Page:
3. Gratitude meditation: Take some quiet time to reflect on what you’re grateful for, then examine the feelings brought up when you identify those items, people or experiences. Focusing on what you value will bring moments of peace and joy.
  4. Share gratitude: Find a “gratitude buddy” — perhaps your spouse, child or a close friend — and take turns listing a few things you are grateful for. This adds extra depth to gratitude, as you can build off of each other’s comments.
  5. Take a gratitude walk: Take a stroll and look for positive things — from the walkability of your neighborhood to appealing sights and friendly people.

Whether you’re a natural pessimist or an optimist, try a regular gratitude practice. It will improve your outlook right away, and could result in lifelong benefits.

The Mather, projected to open in Tysons, VA, in 2024 for those 62 and better, is a forward-thinking Life Plan Community that defies expectations of what senior living is supposed to be.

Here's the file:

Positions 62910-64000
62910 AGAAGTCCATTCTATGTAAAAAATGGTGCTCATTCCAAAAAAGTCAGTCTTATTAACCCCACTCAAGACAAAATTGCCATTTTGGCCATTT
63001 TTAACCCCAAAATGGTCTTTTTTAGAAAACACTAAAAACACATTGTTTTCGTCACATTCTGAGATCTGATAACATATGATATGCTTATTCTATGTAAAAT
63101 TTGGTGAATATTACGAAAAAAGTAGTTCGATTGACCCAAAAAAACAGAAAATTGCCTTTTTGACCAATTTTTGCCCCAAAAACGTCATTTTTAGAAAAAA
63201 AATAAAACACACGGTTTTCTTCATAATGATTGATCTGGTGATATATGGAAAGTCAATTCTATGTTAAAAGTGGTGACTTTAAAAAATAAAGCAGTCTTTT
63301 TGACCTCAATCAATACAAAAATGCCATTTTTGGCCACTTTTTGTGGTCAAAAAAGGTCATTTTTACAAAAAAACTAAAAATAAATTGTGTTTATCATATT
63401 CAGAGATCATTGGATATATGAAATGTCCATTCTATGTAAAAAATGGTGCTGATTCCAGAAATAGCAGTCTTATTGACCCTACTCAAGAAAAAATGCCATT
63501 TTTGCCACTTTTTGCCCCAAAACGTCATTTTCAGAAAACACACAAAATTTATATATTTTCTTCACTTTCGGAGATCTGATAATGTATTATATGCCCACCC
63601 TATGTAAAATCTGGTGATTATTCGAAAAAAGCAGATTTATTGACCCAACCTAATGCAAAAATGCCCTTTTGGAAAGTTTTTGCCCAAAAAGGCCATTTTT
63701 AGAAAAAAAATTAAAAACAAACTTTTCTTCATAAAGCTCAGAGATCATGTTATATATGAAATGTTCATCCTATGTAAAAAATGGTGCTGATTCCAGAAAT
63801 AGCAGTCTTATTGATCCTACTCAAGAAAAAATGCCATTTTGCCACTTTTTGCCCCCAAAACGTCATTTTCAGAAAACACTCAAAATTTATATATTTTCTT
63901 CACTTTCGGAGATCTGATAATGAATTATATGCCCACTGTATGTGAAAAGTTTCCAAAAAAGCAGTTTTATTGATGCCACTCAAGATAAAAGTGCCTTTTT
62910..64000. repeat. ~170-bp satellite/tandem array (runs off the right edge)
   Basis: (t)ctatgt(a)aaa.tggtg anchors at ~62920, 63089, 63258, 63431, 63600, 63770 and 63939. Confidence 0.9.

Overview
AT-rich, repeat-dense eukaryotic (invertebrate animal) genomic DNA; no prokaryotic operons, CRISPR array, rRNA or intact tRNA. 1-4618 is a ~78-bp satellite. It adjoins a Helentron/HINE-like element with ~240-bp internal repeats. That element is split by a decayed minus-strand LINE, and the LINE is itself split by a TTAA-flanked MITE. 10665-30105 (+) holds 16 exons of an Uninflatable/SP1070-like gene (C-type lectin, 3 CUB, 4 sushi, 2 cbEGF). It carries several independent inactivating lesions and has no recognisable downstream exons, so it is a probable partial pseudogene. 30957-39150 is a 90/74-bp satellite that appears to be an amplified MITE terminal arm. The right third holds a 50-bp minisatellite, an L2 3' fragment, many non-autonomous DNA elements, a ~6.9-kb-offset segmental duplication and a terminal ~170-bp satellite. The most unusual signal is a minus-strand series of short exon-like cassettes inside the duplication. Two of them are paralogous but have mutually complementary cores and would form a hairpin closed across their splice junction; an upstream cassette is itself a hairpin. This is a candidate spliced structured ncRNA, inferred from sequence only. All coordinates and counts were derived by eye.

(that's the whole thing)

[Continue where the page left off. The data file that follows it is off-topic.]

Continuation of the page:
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Research shows that incorporating sound in wellness — such as sound bathing — may help with stress, fatigue, and depression symptoms.

This biweekly column is sponsored by The Mather in Tysons, Virginia, a forward-thinking Life Plan Community for those 62 and better.

How do you Age Well? There are so many avenues for pursuing personal wellness, it can be overwhelming. Yet it’s so fulfilling to try something — whether an exercise class or a new habit — that instantly “rings true” with you.